D-Link ties up with several malls for retail business

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D-Link India is now training its eyes on the retail market for reaching out to its customers. It has tied up with several malls and retail chains to display and sell its products. These include Tata's Croma, Hypercity in Mumbai, Spencers in Chennai etc and with the retail segment poised to take off in a big way, D-Link will also increase its branding through this conduit.

According to Retail Biz, an Economic Times publication, the total quantum of private spending in India is over Rs 15 lakh crore and the discretionary spending after taking out expenditure on healthcare, education, transportation and housing is almost Rs 10 lakh crore giving an idea about the size of the retail market in India. D-Link too has sniffed blood in this means to the market and is trying to capture as much shelf space in as many retail outlets as is possible.

The retail boom in India has made almost all IT vendors sit up and take notice. Now, it is considering using the retail channel for selling its IP PBX systems. The company believes that this technology is ideal for the Indian environment, especially in the price sensitive SMB segment. It has already introduced an IP PBX for offices with 25 users.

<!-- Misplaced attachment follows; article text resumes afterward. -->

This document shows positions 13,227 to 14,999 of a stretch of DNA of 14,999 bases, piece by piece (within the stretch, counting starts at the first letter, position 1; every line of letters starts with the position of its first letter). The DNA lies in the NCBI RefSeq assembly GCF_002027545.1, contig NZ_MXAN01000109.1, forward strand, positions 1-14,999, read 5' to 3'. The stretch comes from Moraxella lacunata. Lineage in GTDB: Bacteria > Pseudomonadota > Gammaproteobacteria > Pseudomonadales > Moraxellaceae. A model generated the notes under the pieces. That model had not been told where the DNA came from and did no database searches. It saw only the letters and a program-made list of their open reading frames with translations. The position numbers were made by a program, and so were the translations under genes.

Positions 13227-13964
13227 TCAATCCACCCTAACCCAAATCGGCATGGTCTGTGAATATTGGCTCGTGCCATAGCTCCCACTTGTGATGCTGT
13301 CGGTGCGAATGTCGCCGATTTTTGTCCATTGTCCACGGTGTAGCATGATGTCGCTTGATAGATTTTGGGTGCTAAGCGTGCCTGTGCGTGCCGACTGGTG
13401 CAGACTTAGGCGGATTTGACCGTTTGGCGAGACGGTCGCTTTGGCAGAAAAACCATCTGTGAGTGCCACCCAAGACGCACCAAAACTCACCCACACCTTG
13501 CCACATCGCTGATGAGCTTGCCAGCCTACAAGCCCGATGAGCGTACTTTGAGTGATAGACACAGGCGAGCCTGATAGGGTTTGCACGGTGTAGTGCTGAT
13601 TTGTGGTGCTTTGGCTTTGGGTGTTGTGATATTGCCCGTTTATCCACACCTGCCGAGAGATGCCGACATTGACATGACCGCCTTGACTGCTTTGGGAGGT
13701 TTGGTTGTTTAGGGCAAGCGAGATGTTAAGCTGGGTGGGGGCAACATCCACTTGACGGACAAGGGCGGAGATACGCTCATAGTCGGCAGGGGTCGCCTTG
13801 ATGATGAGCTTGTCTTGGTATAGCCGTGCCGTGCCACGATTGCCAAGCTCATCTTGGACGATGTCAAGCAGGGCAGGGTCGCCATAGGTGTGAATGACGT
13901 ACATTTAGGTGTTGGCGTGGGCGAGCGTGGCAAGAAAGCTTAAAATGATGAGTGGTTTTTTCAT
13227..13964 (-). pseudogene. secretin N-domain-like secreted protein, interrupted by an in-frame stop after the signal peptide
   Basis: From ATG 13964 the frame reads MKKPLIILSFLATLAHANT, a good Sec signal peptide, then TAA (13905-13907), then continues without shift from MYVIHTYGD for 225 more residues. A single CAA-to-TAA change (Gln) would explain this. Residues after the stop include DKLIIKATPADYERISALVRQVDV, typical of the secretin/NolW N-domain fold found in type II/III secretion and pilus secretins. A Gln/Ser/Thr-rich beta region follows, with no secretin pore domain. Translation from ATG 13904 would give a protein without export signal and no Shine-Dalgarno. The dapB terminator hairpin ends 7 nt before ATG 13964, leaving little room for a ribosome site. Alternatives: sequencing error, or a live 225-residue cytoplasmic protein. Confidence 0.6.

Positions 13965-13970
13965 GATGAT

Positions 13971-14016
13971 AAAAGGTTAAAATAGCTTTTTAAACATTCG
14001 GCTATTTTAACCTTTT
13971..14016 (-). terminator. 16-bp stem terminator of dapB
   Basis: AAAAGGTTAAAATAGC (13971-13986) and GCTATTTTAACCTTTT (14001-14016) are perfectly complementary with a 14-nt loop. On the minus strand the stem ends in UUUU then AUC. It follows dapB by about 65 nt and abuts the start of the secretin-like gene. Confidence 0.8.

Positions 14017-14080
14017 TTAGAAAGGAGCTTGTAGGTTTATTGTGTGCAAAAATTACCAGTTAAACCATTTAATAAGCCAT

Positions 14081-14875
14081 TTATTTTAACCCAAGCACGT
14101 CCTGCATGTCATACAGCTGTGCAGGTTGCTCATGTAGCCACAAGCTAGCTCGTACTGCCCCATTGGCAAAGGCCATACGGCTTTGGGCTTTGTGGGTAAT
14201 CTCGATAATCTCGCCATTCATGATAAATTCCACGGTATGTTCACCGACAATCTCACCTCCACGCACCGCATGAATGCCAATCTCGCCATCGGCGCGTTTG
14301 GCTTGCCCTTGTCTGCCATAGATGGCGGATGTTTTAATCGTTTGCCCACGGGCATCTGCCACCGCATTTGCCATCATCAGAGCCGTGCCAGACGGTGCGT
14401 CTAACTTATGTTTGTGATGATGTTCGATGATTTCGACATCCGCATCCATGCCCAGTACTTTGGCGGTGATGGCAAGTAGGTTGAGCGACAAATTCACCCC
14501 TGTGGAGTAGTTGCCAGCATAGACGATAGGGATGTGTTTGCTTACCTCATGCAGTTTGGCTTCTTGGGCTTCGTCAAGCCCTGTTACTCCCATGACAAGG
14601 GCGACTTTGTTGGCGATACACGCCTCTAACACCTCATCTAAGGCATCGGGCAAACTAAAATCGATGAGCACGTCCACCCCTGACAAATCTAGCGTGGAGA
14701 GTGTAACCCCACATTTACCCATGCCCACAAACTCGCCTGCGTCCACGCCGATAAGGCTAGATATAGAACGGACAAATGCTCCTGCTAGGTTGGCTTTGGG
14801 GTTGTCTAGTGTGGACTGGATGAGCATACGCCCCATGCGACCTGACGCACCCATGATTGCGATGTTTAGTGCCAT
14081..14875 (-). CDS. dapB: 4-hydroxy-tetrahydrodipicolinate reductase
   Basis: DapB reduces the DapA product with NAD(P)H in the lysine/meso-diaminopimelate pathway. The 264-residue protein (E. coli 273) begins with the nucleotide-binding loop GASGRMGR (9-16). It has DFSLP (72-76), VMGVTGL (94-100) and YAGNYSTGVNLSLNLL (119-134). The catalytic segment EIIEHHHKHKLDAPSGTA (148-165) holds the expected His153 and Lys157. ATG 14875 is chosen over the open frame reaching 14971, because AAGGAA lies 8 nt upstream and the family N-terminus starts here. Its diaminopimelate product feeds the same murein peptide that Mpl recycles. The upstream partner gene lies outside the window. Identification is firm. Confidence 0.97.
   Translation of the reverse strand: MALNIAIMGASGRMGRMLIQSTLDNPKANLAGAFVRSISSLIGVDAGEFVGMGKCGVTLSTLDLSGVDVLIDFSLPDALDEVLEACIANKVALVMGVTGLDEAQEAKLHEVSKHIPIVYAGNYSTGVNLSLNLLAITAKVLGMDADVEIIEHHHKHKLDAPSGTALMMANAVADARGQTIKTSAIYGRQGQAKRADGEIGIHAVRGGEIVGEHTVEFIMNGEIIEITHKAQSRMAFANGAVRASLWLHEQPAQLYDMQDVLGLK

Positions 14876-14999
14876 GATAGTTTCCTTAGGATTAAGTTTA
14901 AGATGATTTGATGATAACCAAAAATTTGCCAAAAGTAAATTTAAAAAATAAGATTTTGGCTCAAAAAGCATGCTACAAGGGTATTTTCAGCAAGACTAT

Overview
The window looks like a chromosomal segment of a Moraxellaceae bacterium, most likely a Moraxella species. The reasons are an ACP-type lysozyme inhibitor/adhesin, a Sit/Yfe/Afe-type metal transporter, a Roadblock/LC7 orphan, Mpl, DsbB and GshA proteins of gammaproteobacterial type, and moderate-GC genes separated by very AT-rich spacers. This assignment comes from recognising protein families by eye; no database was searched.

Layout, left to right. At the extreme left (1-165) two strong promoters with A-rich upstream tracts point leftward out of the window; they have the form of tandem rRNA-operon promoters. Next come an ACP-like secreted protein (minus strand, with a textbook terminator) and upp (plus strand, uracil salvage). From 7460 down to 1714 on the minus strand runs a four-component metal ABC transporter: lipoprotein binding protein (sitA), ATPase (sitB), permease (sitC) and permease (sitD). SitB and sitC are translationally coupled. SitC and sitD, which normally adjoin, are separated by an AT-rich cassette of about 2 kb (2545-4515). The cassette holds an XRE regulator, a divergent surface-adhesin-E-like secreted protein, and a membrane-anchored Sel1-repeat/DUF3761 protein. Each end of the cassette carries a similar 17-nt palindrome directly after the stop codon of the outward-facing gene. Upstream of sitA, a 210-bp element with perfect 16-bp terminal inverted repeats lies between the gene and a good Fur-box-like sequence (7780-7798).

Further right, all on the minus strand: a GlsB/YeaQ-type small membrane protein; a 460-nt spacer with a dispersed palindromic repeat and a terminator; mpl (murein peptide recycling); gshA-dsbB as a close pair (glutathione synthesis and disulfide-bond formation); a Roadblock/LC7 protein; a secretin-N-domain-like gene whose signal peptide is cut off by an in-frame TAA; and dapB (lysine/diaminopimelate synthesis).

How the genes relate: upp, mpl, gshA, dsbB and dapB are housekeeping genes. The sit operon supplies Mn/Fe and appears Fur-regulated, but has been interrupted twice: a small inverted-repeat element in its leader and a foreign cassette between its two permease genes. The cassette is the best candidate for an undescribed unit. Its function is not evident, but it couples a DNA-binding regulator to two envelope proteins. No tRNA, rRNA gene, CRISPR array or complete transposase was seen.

The company is training its mid-size system and network integrators partners to sell it to their existing clients. While admitting that IP PBX machines are 20 to 25 percent more expensive than the traditional EPBX products, Sighat claimed that the former is more scalable. “Also with the increasing penetration of the Internet, it is natural that companies would like to leverage on IP for their voice and data transmissions,” he noted.

D-Link will try and get the SMB customers to adopt this technology, because this segment is straddled with several issues related to investment, RoI and upgradation.Conventional voice networks within any organization do not support mobility. So a user is chained to the analog handset, which could hamper productivity.

An IP PBX allows software phones to be installed on any IP-supporting mobile computing device, which the user can carry all the time, thereby allowing connectivity to the enterprise's voice network continuously. Also, IP phones are priced around Rs 1,500, which is not an expensive buy for an enterprise.

This is why D-Link has even introduced a station gateway, which can take voice packets from one EPBX and then route it out through several IP phones by a simple connection. “This is for those companies which do not want to throw away their legacy EPBX systems, but want to graduate to IP telephony at the same time,” noted Sighat.

Also, according to some market reports, when the IP telephony has been implemen­ted, users have reported a 37 percent reduction in move/add/change costs associated with the physical hardware of EPBX, a 23 percent reduction in toll, a 10 percent reduction in maintenance costs, and the ease of administration has enabled a 30 percent reduction in staff.

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